Safety office issues tips for safe trick-or-treating

  • Published
  • By Staff Sgt. Samantha Paschal
  • 81st Training Wing Safety Office
Halloween is a night of celebration for both children and adults. We dress in costumes and solicit treats door-to-door. Although celebrations are meant to be fun, there are a few things you should beware of in order to stay safe on the spookiest night of the year.
Costume Safety

Unfortunately, vampires, goblins and werewolves don't glow in the dark. There are some precautions you should take when you are roaming the streets. Selecting the right costume can ensure you stay safe during the night. Be sure that it fits correctly to avoid trips and falls.


· Make eye holes big enough for children to see where they are walking.

· Be mindful of vehicles, especially when it's dark. Don't assume drivers can see you. Normal costumes do not illuminate in the dark, unless you're the "Ghost of Christmas Past."

· Glow sticks are a great way to provide light while walking; most are non-toxic and inexpensive.

· Dress for the weather, not the occasion. If it's too hot outside it may be too hot to wear certain costumes.

Pet Safety

It is Halloween night, and people are constantly at the door. This may be very frightening to your pets. Have a plan; put them in a back room or in a kennel during trick-or-treating hours.


· If you plan on walking your pets during Halloween keep them on a tight leash. If you are a cat owner, please keep them indoors. Halloween isn't the best time to allow your cat to roam the streets. Some people may take it as an opportunity to hurt them.

· Although pet costumes can be cute, this doesn't mean they will like wearing it. If they are uncomfortable, don't make them wear it.

Trick or Treating Safety

Children under the age of 12 should not walk alone without adult supervision. Some people may get separated from their children on this hectic night. Have a plan, discuss a central location to meet up if separated. If your child is mature enough to be out without supervision, remind them to stay to common areas and always stay in groups. Agree on a time when they should return home.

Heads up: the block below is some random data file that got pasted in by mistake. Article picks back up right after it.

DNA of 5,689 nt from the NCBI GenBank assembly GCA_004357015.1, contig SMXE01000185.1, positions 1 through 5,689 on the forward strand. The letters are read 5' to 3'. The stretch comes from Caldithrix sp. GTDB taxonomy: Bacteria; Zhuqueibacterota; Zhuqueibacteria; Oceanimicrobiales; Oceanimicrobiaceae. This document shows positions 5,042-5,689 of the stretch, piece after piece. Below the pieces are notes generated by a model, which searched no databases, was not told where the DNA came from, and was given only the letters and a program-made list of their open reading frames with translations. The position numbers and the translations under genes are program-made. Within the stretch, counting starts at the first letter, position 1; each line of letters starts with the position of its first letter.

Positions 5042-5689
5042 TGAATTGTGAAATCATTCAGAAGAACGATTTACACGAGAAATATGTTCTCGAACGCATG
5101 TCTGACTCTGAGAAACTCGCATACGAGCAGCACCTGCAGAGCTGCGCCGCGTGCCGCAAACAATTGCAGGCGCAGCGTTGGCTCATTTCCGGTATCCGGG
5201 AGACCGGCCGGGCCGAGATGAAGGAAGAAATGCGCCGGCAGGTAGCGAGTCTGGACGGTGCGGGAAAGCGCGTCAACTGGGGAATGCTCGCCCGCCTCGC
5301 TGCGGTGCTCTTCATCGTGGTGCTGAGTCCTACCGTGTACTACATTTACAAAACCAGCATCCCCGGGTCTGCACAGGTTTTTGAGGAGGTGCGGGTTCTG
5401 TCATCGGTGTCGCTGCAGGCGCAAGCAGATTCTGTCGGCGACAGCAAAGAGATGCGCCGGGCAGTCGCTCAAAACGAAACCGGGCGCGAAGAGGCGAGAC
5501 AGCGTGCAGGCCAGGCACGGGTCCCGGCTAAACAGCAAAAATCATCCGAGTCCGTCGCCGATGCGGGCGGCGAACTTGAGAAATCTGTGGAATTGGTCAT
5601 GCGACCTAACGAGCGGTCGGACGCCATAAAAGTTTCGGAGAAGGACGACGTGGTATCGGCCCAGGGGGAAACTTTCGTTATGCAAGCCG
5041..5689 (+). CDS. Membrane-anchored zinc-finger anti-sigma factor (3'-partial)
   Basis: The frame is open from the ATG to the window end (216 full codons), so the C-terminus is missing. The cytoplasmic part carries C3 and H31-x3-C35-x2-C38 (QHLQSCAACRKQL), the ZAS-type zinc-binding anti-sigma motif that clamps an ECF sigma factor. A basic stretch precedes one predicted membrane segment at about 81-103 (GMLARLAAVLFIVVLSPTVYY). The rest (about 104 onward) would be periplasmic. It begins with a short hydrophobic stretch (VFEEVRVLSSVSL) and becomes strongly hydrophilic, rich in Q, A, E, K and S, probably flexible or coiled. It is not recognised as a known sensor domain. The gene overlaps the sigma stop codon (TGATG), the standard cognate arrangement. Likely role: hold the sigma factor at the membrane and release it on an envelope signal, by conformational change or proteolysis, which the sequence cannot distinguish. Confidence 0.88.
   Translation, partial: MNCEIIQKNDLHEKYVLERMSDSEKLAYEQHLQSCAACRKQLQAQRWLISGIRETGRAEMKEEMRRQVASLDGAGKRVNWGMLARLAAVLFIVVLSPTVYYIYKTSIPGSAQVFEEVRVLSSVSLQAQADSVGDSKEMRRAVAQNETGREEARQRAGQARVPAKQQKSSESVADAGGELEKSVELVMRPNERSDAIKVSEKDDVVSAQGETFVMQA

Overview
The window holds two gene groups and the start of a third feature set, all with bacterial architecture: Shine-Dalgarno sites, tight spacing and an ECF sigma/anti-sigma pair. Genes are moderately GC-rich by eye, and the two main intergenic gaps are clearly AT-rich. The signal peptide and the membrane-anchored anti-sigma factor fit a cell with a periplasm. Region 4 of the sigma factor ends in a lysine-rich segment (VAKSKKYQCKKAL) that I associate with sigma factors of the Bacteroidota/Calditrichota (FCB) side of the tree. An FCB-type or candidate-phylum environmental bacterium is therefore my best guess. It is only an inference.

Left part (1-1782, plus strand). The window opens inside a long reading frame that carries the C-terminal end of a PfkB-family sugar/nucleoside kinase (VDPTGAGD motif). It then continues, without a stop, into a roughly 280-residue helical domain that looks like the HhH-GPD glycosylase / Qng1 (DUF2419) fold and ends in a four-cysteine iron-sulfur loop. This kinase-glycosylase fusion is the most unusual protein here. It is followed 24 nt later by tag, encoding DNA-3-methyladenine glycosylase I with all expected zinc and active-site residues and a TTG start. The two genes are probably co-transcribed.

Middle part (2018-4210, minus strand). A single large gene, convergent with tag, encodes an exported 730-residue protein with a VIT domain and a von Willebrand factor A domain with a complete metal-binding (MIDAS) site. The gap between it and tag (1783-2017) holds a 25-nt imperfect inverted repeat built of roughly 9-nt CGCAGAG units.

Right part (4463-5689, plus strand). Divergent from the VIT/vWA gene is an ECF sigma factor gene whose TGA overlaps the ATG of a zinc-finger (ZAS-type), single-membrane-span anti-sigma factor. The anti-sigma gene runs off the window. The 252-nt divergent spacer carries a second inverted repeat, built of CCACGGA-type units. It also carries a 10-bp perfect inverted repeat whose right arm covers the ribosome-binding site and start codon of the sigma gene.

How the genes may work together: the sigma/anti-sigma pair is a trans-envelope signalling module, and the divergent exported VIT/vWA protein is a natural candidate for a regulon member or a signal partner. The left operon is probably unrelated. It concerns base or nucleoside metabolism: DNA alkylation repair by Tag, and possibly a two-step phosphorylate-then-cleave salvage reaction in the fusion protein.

· Parents or a responsible adult should always scan the area before approaching homes. This will prevent children from tripping over items such as bikes, garden hoses and lawn decorations.

· Remind mature children to only go to houses with porch lights on and never enter someone's home or car. "Stranger danger" still applies, especially on this night.

· Teach children to stay close and never run out into the street. Some children think it's okay because they are walking with the flow of pedestrians. Cross the street at intersections and never walk between parked cars.

· Inspect all treats for choking hazards and only consume factory sealed candy. Never eat homemade candy from strangers.

Driving Safety

Halloween is a night with increased foot traffic in neighborhoods. This will elevate the potential for pedestrian accidents. As a driver, please be aware of your surrounding at all times.


· Pay extra attention at crosswalks, intersections and both sides of the road. It's very common for children to dash out into the streets on Halloween night. Take extra caution and drive slower than normal. Don't assume pedestrians will stop walking.

· If you have somewhere to be, give yourself plenty of time to arrive safely to your destination.

· If you are driving your kids door to door, pull off the road in a safe spot and turn your hazard lights on so other vehicles are alert.

· Don't drive distracted. Keep your eyes on the road and do not use a cell phone or other electronic device while driving. This will ensure everyone is safe inside and outside of the vehicle.

Overall, Halloween can be a great time to spend with family and friends. We encourage you to take safety precautions when engaging in any activity. Remember, safety first!